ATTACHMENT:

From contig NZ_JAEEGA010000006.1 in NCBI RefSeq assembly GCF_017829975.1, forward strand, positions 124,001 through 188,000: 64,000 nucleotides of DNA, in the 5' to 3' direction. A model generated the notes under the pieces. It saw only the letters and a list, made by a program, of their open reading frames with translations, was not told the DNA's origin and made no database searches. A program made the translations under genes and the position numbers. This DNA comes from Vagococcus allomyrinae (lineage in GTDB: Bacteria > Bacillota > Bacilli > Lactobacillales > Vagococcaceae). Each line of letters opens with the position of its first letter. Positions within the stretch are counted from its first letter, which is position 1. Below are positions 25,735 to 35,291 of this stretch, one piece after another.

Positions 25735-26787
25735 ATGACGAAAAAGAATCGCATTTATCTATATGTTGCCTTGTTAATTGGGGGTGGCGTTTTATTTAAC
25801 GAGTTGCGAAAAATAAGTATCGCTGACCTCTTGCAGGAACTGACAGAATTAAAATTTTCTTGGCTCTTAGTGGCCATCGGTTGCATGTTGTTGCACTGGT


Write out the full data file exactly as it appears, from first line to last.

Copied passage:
From contig NZ_JAEEGA010000006.1 in NCBI RefSeq assembly GCF_017829975.1, forward strand, positions 124,001 through 188,000: 64,000 nucleotides of DNA, in the 5' to 3' direction. A model generated the notes under the pieces. It saw only the letters and a list, made by a program, of their open reading frames with translations, was not told the DNA's origin and made no database searches. A program made the translations under genes and the position numbers. This DNA comes from Vagococcus allomyrinae (lineage in GTDB: Bacteria > Bacillota > Bacilli > Lactobacillales > Vagococcaceae). Each line of letters opens with the position of its first letter. Positions within the stretch are counted from its first letter, which is position 1. Below are positions 25,735 to 35,291 of this stretch, one piece after another.

Positions 25735-26787
25735 ATGACGAAAAAGAATCGCATTTATCTATATGTTGCCTTGTTAATTGGGGGTGGCGTTTTATTTAAC
25801 GAGTTGCGAAAAATAAGTATCGCTGACCTCTTGCAGGAACTGACAGAATTAAAATTTTCTTGGCTCTTAGTGGCCATCGGTTGCATGTTGTTGCACTGGT